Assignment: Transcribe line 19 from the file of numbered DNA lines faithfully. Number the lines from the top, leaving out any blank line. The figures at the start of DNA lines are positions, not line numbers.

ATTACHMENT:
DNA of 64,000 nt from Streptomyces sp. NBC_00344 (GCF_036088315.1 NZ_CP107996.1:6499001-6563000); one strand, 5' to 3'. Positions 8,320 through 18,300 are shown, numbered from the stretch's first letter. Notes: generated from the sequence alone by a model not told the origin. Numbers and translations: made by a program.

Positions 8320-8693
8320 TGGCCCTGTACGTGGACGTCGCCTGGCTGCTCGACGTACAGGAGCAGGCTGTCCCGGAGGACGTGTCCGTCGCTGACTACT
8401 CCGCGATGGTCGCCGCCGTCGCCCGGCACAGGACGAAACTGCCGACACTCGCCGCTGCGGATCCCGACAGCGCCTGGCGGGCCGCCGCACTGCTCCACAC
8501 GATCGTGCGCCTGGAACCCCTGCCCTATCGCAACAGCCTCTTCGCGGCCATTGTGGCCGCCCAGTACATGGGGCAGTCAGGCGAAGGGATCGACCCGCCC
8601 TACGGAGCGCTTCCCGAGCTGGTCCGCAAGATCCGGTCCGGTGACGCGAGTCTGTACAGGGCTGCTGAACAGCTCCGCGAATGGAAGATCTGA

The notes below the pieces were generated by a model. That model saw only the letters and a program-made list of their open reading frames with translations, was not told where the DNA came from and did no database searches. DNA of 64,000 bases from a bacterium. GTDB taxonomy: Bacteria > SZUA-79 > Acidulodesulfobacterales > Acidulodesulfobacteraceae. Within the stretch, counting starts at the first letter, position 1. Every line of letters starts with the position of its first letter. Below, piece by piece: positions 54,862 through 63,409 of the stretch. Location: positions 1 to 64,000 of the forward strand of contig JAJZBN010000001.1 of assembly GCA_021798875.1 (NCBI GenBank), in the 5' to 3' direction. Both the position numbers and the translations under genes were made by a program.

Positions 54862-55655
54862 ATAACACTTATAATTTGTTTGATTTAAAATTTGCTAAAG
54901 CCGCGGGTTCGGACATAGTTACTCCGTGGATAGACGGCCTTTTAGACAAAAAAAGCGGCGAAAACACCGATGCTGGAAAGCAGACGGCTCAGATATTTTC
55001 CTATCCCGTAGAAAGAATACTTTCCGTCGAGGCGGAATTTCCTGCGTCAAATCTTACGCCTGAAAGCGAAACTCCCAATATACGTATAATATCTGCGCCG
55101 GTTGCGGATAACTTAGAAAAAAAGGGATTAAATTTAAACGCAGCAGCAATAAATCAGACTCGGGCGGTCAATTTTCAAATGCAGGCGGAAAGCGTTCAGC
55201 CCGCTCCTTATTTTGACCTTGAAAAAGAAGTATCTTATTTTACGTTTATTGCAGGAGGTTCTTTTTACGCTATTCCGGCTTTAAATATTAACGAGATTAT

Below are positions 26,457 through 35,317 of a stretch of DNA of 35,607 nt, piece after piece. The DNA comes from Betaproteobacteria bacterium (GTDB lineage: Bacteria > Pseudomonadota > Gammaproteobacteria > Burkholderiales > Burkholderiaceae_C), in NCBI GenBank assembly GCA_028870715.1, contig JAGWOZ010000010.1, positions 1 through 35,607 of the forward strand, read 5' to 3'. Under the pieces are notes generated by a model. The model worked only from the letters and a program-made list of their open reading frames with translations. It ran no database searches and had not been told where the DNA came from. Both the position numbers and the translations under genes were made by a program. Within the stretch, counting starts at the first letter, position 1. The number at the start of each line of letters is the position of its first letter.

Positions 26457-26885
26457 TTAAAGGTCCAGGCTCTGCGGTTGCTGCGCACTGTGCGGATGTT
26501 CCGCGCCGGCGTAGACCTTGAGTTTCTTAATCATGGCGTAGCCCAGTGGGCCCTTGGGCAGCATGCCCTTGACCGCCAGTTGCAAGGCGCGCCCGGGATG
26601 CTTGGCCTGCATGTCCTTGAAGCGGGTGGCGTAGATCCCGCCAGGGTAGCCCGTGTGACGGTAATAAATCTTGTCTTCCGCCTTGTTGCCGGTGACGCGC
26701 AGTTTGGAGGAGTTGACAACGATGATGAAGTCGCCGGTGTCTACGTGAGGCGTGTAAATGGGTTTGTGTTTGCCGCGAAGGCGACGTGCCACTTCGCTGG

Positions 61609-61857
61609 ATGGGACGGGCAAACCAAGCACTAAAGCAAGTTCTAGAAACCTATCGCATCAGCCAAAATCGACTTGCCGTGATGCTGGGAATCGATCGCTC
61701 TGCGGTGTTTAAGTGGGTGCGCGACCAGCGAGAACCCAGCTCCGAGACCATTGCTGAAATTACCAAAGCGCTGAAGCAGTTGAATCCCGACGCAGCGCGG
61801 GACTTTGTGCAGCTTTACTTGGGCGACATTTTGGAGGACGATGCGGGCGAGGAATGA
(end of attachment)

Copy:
26701 AGTTTGGAGGAGTTGACAACGATGATGAAGTCGCCGGTGTCTACGTGAGGCGTGTAAATGGGTTTGTGTTTGCCGCGAAGGCGACGTGCCACTTCGCTGG